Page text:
More than a decade into the “CTP revolution,” many of the promises of digital workflow have yet to be fulfilled. The publishing industry is far from achieving the hands-off, utopian workflow many envisioned when film went away and content went digital. While some in the industry once resisted the notion of a digital workflow, most now agree that the evolution from film to files has been a positive for the publishing world—as profound a development as desktop publishing. With digital content, publishers can now cut out much of the prepress expense for their print workflow, and perhaps even more importantly, their content is now
Group Logic Inc.
Nowhere is the adage "time is money" more appropriate than when applied to the business of publishing. Publishers and printers are always on the lookout for faster, better, cheaper ways to speed the production workflow. Widely adopted technologies such as word processing, desktop publishing, digital photography and editing, accredited file formats, electronic file transfer, content management, and zero-make-ready presses all exist for one fundamental reason: to speed publishing production. Of all the points along the publishing workflow, one area remains doggedly resistant to time optimization: proofing. Publishing costs creep upward with every tick of the second hand as pages are being trafficked and proofed.
Printers don't just put ink on paper anymore. From design consulting and pre-press before the print job, to mailing and fulfillment after a publication is built, printers are evolving into one stop shops. It's the strategy of choice for leading printers facing evolving technology, expanding customer requirements, and the raw economics of a tough market. But are publishers well-served by this trend? It was inevitable, perhaps, that printers would add services beyond applying ink to paper. Technological advances continue to render certain craft skills obsolete, or less important. At the same time, many publishers want to streamline operations by focusing on core business processes.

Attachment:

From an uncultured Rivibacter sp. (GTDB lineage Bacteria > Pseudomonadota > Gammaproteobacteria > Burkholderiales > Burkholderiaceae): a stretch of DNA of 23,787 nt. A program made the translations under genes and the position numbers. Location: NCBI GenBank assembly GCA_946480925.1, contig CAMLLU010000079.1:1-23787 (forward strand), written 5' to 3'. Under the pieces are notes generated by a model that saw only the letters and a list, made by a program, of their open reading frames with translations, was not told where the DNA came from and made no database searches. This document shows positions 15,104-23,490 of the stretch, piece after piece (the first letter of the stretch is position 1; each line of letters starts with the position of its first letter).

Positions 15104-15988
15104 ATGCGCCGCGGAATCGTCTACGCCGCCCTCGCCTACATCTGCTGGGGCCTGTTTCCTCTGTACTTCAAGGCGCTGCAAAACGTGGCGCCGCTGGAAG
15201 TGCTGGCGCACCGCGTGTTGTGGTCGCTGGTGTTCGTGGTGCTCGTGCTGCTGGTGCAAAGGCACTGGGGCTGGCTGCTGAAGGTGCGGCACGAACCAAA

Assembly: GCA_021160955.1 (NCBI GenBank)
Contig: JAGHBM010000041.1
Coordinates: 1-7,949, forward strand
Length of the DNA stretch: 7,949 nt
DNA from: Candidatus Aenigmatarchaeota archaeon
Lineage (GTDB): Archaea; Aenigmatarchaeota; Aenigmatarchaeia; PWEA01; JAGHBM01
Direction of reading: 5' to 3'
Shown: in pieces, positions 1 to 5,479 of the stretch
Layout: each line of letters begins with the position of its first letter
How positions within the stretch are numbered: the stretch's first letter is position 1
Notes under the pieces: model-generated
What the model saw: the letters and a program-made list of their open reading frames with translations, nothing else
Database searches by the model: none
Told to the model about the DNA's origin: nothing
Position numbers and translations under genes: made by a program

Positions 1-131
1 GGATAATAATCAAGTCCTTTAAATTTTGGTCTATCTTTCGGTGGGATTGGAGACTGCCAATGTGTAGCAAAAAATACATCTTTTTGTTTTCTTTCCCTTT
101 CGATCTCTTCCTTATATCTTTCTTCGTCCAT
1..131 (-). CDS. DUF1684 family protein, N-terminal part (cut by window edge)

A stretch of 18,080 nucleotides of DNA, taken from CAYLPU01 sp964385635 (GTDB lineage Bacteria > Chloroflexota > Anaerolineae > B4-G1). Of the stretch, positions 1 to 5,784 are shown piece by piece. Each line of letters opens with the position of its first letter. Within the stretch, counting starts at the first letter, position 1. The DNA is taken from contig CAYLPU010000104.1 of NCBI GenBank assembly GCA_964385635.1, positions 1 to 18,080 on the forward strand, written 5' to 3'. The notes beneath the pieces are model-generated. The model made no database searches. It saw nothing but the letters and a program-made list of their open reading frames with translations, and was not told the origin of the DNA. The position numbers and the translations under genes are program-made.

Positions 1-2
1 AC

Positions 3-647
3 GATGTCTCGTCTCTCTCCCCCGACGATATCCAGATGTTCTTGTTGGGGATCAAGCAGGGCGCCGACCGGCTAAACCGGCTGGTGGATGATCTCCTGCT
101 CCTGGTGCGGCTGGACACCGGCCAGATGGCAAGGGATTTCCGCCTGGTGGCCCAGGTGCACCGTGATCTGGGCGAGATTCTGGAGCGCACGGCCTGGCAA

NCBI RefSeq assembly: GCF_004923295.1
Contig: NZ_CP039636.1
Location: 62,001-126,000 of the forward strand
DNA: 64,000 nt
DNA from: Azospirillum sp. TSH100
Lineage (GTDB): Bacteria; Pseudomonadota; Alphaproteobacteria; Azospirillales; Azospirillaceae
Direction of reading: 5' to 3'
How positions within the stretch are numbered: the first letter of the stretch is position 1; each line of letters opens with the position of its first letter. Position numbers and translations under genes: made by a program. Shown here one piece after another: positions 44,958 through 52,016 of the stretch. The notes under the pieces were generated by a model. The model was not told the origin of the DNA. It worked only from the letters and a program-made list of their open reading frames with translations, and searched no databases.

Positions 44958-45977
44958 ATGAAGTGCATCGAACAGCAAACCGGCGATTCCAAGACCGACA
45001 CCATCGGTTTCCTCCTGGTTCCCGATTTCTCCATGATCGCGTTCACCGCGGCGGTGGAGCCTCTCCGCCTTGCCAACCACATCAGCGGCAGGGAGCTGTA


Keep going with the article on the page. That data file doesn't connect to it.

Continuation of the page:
The computer-to-plate digital revolution is in full swing, but print buyers are finding that turning their back on film hasn't led their organizations to the promised land. While film production processes are largely linear, slow, and inefficient, they are, in the eyes of many print buyers and manufacturers alike, supremely manageable. Contrast that to digital computer-to-plate (CTP), where content moves at a dizzying pace, with dozens of people-including content creators, prepress suppliers, and printers-interactively massaging, moving, tweaking, sharing, and perfecting the digital data files that, at many shops, have pushed film and hard-copy proofs aside. While going digital and working in real-time offers many
Since digital files replaced film, file sharing stepped into the spotlight. Many networking solutions provide a keen infrastructure for exchanging files within a publishing company or print shop when the process is often complicated by platform variation and slow transmission time. The following companies provide forms of cross platform, digital connectivity and file compression solutions. If you would like more information, read PrintMedia magazine every July when the editors publish a special Digital Workflow issue. Cross Platform Solutions ADIC: www.adic.com Connectix: www.connectix.com DataViz: INSERT LINK TEXT Intergraph Computer Systems: www.intergraph.com Miramar Systems: www.miramarsys.com Network Technologies: www.networktechinc.com Océ Printing Systems USA: <a
Can you imagine the Cold War without translators? As difficult a time as the superpowers had communicating, if not for bilinguists, the Cold War would have heated up quickly. In many ways, the world of computers runs parallel to diplomacy. Cross-platform connectivity software allows the two superpower platforms, Windows and Macintosh—and workhorse operating systems like UNIX and Linux, to communicate with one another. Whether they are converting files from one format to the other or allowing multiple varieties of operating systems to interact with the same hardware, cross-platform connectivity is essential to a smoothly operating publishing environment. File conversion One way to make
Too often, publishers coddle advertisers. We make excuses for them. "My advertising base just isn't knowledgeable about digital ads." Or, "They're not equipped to produce a digital ad." Sound painfully familiar? And so, we continue to accept film and the high price of copy-dot scans, despite our better judgment, trusting our advertisers to self-educate and get up to CTP speed as quickly as they can. But in doing so, are we perpetuating a vicious cycle? It wouldn't be wise of me to suggest that any publication—no matter how fiscally strong—ever turn away an advertiser simply because it, or its agency, is incapable